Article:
Bulawayo,– Depositors in the country’s second largest city were shocked this Thursday when they woke up to find Automated Tellor Machines (ATM) belonging to one of the biggest banks in Zimbabwe churning out South African rand notes as opposed to the US dollar.
This is despite having deposited their monies in US dollars which have a relatively strong value compared to rands.
Since the rand took a plunge in terms of value few months ago, residents in the country’s southern region have ditched the rand for the US dollar.
However, the greenback has since turned scarce in the country, prompting a direct policy pronouncement by government compelling shop owners, government departments and individuals to start accepting all other currencies in a list of “acceptable” foreign currencies in the country.
But while this seemed to be taking longer to happen, Barclays Bank started loading rands into its ATMs, causing outrage among depositors.
RadioVOP on Thursday saw a notice plastered on the banks’ Bulawayo branch ATMs indicating that it was only issuing out rands.
“Our ATMs are dispensing South African rand only,” read the notice.
Depositors who were confronted with the notice accused the bank of defrauding them of their hard-earned monies through cross-rates.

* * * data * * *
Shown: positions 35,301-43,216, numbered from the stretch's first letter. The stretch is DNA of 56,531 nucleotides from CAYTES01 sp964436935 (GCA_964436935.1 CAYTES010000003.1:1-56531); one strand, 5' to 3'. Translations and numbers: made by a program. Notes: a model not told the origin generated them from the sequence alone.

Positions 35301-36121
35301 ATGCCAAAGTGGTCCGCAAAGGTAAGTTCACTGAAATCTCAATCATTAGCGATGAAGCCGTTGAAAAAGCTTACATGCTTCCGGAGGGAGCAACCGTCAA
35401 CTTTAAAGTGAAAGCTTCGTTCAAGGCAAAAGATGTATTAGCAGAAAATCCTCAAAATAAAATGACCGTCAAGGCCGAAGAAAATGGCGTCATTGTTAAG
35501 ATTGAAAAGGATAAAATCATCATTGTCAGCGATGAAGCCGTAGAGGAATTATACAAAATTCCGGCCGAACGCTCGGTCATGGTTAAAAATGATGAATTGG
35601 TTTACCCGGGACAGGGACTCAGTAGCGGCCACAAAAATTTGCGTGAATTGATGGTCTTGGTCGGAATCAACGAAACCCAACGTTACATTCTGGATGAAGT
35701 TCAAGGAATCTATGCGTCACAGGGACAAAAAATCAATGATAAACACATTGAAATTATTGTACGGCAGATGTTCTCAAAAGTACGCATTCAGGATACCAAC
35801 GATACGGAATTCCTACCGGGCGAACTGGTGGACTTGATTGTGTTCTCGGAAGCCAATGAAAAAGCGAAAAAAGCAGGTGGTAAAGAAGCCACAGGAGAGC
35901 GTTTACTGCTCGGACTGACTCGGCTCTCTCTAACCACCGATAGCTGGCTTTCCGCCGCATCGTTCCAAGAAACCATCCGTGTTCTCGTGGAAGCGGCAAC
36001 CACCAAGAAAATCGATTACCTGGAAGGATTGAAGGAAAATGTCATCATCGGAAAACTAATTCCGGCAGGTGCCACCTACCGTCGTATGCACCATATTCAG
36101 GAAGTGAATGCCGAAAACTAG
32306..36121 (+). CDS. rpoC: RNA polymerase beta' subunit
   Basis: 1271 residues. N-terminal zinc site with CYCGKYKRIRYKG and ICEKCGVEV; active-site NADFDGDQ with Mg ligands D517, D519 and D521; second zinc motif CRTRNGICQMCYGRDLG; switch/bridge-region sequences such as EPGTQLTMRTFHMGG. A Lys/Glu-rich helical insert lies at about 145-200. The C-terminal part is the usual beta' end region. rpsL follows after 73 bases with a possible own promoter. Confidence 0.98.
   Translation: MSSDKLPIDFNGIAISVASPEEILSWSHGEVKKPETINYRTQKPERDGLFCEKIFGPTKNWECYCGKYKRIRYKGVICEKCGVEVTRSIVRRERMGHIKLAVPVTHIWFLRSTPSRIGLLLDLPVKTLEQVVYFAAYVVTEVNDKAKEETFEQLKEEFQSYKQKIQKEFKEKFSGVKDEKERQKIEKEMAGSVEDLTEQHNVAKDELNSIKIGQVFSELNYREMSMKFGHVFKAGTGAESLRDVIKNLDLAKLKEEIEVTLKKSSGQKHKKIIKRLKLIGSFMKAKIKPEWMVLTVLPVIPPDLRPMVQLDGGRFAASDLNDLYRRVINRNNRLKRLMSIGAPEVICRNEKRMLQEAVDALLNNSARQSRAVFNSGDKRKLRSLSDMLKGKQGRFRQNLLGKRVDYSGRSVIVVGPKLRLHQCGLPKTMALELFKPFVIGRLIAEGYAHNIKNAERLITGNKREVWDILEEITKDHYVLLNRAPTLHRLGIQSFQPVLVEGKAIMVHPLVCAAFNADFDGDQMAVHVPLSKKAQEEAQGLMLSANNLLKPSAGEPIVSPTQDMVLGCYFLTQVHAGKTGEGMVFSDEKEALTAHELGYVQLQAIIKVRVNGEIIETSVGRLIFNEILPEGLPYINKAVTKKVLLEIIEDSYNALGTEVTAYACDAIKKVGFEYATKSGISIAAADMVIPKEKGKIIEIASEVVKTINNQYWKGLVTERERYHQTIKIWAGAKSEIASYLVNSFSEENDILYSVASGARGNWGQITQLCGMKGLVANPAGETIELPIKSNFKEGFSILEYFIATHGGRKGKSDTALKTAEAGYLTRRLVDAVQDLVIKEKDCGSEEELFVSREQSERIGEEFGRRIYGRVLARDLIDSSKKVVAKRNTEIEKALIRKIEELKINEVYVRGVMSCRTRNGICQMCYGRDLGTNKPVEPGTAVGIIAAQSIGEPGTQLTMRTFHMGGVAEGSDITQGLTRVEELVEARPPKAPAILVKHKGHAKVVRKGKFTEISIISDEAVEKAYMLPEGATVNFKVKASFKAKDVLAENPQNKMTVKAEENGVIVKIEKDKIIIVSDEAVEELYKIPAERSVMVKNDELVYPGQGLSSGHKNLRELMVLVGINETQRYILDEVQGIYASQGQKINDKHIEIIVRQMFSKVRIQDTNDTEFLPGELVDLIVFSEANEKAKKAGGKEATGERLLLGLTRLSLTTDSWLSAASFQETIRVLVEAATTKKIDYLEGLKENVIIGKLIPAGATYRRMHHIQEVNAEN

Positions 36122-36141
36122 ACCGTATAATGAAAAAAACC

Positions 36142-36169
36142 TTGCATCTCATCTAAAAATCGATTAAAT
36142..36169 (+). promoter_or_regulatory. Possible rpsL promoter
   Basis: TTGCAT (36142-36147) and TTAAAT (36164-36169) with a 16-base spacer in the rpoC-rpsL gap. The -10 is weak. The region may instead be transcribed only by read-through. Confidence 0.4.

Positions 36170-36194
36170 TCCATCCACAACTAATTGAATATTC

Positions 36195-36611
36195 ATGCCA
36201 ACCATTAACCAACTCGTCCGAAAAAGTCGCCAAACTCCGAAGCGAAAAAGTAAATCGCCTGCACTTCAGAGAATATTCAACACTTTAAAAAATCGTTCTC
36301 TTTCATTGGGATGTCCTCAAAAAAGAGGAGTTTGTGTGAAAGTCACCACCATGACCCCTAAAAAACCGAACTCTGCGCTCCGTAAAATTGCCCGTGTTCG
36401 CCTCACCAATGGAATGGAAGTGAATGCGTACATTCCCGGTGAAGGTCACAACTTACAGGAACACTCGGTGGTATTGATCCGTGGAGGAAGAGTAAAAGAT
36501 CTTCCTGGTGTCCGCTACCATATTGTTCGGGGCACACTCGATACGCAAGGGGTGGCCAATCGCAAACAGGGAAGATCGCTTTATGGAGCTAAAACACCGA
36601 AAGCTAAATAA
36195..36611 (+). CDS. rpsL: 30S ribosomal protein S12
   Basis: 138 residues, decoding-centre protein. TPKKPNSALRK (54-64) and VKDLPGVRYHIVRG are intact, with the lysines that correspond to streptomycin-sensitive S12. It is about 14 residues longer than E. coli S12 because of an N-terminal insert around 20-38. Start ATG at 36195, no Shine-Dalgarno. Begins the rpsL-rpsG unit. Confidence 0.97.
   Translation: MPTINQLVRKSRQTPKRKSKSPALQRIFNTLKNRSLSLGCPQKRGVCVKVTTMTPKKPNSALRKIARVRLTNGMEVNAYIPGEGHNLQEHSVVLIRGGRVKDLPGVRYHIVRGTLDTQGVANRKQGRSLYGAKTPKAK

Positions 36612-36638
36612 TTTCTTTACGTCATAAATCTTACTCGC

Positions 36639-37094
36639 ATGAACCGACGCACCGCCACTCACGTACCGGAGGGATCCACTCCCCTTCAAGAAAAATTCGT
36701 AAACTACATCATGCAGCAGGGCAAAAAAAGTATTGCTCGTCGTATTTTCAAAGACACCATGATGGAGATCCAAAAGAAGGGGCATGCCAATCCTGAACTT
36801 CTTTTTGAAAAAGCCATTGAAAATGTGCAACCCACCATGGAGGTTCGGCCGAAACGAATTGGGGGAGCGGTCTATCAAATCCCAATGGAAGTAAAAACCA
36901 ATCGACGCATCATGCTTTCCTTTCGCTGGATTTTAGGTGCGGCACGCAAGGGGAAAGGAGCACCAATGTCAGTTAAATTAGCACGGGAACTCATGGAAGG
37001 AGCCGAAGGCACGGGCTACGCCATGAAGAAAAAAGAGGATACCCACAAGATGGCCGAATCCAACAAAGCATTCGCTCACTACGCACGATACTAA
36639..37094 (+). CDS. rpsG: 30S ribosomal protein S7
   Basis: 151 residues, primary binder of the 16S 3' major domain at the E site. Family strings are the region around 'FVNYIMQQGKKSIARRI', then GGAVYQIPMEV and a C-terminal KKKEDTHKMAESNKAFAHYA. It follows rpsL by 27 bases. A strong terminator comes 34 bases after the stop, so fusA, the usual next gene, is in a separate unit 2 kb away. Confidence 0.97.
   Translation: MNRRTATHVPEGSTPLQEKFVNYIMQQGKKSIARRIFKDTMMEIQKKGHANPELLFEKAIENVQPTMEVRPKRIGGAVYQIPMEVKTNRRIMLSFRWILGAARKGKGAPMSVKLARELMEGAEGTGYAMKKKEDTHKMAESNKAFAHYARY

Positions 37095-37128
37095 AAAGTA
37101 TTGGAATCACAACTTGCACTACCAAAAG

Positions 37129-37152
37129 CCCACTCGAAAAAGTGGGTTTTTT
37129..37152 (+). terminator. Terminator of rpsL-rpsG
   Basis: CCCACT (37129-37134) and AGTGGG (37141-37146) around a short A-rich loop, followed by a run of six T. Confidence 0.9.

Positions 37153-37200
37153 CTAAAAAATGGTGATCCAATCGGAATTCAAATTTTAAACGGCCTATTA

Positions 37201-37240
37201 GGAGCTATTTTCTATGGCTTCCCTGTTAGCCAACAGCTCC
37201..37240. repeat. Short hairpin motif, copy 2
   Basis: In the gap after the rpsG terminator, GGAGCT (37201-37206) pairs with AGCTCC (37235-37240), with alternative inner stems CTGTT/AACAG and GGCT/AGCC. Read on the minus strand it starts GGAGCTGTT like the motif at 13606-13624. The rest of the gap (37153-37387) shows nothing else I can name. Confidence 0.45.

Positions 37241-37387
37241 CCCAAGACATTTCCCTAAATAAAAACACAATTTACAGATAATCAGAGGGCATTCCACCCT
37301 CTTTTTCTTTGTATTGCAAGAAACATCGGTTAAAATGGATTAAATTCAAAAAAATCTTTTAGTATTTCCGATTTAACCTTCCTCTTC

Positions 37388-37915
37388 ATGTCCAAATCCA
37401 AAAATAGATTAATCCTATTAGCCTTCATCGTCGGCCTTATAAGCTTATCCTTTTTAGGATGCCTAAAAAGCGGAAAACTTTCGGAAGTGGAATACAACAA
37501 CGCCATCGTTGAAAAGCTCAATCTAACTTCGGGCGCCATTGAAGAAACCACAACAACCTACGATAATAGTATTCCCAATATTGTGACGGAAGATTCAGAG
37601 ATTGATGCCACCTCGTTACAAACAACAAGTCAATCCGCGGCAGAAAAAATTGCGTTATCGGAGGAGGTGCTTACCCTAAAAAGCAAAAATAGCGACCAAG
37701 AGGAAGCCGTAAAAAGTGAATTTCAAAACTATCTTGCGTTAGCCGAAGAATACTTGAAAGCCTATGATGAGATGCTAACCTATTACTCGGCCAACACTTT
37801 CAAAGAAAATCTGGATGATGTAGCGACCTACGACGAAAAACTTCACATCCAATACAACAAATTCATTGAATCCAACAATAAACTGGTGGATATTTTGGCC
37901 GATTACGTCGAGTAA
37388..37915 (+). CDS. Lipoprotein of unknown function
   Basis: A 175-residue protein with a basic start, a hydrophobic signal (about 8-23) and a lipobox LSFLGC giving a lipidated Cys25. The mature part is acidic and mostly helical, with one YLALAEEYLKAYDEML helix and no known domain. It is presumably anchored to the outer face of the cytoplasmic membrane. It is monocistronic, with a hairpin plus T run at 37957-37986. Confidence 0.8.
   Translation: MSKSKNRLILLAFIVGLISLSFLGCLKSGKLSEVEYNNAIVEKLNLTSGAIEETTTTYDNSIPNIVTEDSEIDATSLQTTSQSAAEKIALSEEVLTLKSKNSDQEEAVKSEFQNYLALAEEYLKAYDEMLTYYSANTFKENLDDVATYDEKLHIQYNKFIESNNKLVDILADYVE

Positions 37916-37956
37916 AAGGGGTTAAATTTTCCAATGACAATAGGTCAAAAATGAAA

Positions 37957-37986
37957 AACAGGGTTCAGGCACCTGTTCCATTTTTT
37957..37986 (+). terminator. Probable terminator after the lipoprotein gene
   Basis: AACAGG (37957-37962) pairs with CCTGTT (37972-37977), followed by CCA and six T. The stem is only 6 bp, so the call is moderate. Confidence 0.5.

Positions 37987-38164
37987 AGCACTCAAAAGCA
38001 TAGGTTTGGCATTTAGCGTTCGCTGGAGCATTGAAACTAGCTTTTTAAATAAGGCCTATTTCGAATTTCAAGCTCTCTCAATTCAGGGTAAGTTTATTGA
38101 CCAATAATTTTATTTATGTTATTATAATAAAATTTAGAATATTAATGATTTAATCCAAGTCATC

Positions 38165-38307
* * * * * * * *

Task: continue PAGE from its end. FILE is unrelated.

“I earn my salary in United States dollars but now I am forced to withdraw South African rands. This is totally unfair because there is the issue of cross-rate. The rand is ever tumbling and as such, we get defrauded in the process,” one depositor who identified herself as Linda Dube said.
Depositors said many supermarkets in the city, including public institutions such as hospitals, were preferring the US dollar as opposed to the rand.
This has caused more inconveniences to the transacting public which has had to resort changing the rands to dollars.
By late afternoon on Wednesday, the rand was down 4.91 percent, changing at R14.24 to the US dollar, down 4.23 percent at R16.02 to the euro and down 5.63 percent at R18.84 to the pound.
Zimbabwe is currently expertiencing a crippling cash crisis which has seen banks introducing withdrawal limits to mitigate the problem.
The troubled southern African nation dumped its local currency some seven years, after an unprecedented hyper inflationary period saw millions losing their hard earned earnings.
The country now has over nine currencies in circulation but Zimbabweans have resisted other currencies while preferring the US dollar.
Other currencies in the foreign currency basket include the Botswana Pula, Japanese yen, and the Chinese yuan.